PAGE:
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Day 11 Morning Lecture Notes

Steve Williams, Smith College

June 16, 2004

Screening a cDNA library

Last night we unidirectionally ligated our cDNA into Lambda Zap II using EcoR1 on one side and Xho1 on the other. The left arm of Lambda Zap II has a lac operon promoter that will allow proper transcription. (A eukaryotic promoter would mean nothing to E. coli.) Excision of the pBluescript plasmid from Lambda Zap II is performed using a helper phage included in a kit from Stratagene.

7x coverage for a cDNA library should give all mRNAs in a given tissue. The cDNA library can then be screened by hybridization or PCR. For screening with a probe from another species, hybridization is preferable as it can be less stringent. Hybridization probes themselves can be luminescent although a chemiluminescent reaction is 10x more sensitive. A cDNA library (unlike a genomic library) can also be screened with an antibody to the protein that the insert expresses. The lac promoter in the plasmid can be turned on with lactose or IPTG to make sure that the gene is expressed.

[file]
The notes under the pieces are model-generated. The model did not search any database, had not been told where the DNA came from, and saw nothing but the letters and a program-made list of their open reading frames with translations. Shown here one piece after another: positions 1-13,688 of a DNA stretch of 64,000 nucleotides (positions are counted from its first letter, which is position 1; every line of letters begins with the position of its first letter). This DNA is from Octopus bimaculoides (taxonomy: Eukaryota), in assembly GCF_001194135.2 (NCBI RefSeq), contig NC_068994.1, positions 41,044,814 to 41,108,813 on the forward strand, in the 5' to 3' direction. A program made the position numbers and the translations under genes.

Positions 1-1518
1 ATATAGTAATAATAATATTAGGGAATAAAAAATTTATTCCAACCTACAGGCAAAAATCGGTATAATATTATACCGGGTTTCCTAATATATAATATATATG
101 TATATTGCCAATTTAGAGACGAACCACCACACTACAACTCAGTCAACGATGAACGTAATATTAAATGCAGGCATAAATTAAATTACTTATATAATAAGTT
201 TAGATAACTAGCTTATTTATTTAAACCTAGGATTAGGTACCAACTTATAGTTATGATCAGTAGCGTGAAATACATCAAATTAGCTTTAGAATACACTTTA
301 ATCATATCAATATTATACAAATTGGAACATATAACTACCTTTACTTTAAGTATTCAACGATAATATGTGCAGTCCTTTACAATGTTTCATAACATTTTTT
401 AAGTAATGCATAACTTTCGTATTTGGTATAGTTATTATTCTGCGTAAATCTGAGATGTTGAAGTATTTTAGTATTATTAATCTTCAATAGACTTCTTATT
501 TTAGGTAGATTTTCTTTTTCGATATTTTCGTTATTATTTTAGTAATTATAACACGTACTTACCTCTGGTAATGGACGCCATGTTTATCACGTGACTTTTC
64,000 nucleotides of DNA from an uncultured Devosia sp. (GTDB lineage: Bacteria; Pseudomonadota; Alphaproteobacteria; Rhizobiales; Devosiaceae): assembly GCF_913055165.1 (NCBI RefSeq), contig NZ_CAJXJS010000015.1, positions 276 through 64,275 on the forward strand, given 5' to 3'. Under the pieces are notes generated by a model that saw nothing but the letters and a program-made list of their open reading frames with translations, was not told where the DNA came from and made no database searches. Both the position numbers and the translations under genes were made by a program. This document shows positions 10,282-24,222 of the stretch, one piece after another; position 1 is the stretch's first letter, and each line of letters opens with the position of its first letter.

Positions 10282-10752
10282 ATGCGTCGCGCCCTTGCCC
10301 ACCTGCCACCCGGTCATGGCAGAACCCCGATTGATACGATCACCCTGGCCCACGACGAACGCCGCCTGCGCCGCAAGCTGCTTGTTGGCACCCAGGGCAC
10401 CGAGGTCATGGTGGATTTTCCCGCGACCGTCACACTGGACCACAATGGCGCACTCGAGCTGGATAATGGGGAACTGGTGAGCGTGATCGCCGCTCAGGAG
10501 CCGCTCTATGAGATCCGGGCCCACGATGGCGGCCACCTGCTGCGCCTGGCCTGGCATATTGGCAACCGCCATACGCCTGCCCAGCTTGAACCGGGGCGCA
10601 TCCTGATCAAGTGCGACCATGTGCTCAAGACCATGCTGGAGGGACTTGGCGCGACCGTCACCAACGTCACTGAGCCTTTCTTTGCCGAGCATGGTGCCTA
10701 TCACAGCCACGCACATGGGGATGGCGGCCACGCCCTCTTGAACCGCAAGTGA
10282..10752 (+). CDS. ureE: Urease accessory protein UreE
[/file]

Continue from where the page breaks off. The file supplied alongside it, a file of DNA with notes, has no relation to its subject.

Adding a cDNA onto lac Zalpha is an example of "gene fusion." The product is an example of "protein fusion."

cDNA clones offer differ in length because:

With luck, all that will vary between cDNA clones will be the length of the untranslated regions at either end of the mRNA. There are protein sequencing machines that clip off one amino acid, run the protein through a chromatography column, clip off another amino acid, run through a column again, etc. Proteins are about 300 amino acids long on average with genes typically about 1000 bp long.

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